Wednesday, 25 May 2011

Paying Executives for failure

There is an interesting reflection about golden handshakes for disgraced board members, by Chris MacDonald on his businessethicsblog. It was apparently sparked by news that Dominique Strauss-Kahn may be paid $250,000 severence by the IMF. But there is also a wider issue here about why failed as well as disgraced board members are often paid off handsomely and also why senior executives around the world have enjoyed such an explosion in their remuneration, capturing an increasing proportion of company income. Chris Bones, former dean of Henley Business School has written well about this.

I believe a substantial part of the explanation is an identification or affinity issue: ‘this guy is one-of-us, we must treat him as we would wish to be treated’. Identification is linked to an ‘oligarch’ problem, whereby, as well as competing with each other, senior politicians, business people and bureaucrats share a common tribal identity and common interests;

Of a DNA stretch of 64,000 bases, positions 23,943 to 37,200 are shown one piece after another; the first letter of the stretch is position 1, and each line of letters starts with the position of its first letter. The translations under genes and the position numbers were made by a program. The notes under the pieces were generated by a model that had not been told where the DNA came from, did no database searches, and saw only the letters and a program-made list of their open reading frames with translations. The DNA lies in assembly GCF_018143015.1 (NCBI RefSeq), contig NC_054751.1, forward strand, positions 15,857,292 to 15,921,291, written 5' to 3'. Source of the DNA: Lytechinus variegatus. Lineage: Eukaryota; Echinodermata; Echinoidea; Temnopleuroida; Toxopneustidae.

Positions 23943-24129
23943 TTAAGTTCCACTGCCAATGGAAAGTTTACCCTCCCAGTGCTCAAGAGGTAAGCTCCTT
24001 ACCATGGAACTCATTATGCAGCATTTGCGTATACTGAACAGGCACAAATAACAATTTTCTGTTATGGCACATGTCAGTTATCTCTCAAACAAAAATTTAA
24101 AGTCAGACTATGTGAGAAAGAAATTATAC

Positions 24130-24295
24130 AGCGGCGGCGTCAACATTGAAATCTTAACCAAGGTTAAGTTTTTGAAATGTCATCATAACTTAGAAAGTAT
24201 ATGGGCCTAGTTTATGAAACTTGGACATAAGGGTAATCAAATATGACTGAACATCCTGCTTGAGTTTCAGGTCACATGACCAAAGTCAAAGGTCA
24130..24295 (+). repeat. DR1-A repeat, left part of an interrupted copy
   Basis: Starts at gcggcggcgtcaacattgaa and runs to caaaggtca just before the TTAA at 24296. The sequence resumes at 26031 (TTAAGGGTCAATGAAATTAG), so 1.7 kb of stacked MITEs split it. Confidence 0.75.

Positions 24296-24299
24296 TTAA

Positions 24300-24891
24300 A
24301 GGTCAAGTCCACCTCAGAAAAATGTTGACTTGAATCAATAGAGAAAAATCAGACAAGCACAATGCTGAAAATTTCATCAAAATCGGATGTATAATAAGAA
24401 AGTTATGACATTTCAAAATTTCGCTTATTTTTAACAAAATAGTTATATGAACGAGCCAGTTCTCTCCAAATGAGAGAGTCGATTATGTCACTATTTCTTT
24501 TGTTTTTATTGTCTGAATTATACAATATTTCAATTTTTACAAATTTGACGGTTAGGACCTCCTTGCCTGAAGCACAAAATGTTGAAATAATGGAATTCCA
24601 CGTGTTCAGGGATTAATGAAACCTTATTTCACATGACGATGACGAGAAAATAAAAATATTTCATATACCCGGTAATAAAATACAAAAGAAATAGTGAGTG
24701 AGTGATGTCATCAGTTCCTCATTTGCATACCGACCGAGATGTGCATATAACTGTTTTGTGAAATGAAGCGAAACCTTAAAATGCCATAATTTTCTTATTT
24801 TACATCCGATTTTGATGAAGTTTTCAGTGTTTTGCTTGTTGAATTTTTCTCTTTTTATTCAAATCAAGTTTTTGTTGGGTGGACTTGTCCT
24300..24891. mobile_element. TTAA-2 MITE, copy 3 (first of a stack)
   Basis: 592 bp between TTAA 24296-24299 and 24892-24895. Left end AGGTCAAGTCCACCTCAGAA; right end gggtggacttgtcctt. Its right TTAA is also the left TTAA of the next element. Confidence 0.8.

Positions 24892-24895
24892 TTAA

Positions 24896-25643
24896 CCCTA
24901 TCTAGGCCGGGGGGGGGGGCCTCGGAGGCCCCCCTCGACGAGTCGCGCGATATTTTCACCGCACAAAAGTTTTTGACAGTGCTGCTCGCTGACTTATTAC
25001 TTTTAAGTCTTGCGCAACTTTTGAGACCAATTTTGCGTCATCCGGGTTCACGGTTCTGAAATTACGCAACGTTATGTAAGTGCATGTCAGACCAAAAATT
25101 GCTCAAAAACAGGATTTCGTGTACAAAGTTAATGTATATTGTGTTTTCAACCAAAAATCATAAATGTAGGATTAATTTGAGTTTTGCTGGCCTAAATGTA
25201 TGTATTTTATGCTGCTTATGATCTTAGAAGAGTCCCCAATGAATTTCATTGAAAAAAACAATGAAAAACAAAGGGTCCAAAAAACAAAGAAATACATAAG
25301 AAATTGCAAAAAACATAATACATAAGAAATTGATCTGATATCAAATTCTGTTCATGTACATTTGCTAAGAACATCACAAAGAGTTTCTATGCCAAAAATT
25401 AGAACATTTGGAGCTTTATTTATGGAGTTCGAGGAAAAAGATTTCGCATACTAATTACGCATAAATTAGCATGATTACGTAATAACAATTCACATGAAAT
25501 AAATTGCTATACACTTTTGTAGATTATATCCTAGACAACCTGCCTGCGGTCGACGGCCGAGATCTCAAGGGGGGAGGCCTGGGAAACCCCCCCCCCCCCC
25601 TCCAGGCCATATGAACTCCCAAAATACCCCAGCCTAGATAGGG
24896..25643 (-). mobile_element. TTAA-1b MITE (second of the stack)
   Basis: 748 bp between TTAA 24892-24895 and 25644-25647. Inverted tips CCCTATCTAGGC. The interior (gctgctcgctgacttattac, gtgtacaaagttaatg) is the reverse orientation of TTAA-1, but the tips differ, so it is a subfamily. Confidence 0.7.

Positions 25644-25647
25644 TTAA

…years ago I took part in a business game conducted over a weekend between teams carrying out real projects for small sums of money contributed by the participants. It revealed that winning the game was easy if you cheated, as long as few others did. Getting on to the game’s ‘governing board’ and using that to increase our pay, as well as taking bribes from the teams, proved a winning strategy. By analogy, if the top guys in the world/business all help and cover for each other then, as a group, they achieve an optimum outcome. To achieve this does not require formal agreement or even informal discussion. I think it just happens through identification - it is why board remuneration committees pay their colleagues outrageous amounts that are unconnected with performance. It has nothing to do with an expectation that the beneficiaries will return the favour, although members of a remuneration committee who are still active in business will benefit from a general rise in the remuneration of senior executives and board members. It is much more to do with comparabilities (See business leader Paul Judge on this) where executive pay is compared with that of other companies who, at the next round, are then compared with your company - creating an upward spiral of pay, benefits and status.

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